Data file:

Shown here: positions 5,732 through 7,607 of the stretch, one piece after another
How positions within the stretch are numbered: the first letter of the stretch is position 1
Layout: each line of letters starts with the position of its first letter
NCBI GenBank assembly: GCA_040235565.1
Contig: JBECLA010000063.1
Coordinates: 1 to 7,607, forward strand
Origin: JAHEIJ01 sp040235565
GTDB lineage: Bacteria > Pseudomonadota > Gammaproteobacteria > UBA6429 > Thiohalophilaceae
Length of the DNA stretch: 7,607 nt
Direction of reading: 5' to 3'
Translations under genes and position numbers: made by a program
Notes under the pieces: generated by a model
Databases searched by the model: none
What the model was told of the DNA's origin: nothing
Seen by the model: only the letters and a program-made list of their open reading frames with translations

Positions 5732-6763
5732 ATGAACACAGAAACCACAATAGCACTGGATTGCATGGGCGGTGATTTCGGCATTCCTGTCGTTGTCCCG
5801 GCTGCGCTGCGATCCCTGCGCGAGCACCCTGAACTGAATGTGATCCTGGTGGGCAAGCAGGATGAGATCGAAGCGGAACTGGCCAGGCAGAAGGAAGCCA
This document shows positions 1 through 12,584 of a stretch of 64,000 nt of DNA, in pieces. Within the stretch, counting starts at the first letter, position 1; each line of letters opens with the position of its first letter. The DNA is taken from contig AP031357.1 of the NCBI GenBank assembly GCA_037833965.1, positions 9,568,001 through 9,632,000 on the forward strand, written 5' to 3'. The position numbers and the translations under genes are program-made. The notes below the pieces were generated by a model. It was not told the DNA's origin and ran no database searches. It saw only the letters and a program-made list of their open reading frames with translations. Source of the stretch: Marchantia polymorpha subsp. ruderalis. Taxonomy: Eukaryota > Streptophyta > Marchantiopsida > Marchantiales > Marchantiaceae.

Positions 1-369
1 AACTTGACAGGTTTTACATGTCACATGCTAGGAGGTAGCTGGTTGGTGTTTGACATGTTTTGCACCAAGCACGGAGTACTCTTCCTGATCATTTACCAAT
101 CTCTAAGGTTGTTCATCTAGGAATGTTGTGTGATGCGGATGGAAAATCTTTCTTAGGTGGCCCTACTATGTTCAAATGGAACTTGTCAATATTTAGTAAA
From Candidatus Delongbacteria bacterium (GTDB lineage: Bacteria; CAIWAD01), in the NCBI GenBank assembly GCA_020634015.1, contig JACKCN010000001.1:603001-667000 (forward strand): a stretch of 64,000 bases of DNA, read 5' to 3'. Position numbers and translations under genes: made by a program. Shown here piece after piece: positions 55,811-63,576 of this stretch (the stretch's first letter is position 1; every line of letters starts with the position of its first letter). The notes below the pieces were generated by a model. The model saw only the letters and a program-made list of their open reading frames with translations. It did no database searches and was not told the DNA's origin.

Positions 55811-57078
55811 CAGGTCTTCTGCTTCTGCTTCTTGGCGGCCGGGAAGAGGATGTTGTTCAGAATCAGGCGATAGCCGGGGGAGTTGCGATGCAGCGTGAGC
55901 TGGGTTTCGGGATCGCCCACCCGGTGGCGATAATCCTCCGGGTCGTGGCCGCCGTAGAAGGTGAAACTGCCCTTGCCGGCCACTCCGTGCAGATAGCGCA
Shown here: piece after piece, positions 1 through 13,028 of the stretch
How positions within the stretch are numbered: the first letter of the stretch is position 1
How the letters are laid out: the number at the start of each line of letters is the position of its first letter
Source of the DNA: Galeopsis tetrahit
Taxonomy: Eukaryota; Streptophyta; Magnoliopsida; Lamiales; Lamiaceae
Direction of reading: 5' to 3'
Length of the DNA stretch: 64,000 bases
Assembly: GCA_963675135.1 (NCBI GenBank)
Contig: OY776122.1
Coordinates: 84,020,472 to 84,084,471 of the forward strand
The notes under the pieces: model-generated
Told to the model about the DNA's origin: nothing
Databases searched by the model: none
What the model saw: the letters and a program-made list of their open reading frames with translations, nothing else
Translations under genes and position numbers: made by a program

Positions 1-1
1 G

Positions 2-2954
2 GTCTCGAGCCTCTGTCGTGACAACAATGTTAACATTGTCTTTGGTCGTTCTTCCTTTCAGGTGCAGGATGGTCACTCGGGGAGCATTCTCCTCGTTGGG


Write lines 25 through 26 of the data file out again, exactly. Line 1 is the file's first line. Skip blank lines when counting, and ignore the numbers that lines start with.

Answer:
55811 CAGGTCTTCTGCTTCTGCTTCTTGGCGGCCGGGAAGAGGATGTTGTTCAGAATCAGGCGATAGCCGGGGGAGTTGCGATGCAGCGTGAGC
55901 TGGGTTTCGGGATCGCCCACCCGGTGGCGATAATCCTCCGGGTCGTGGCCGCCGTAGAAGGTGAAACTGCCCTTGCCGGCCACTCCGTGCAGATAGCGCA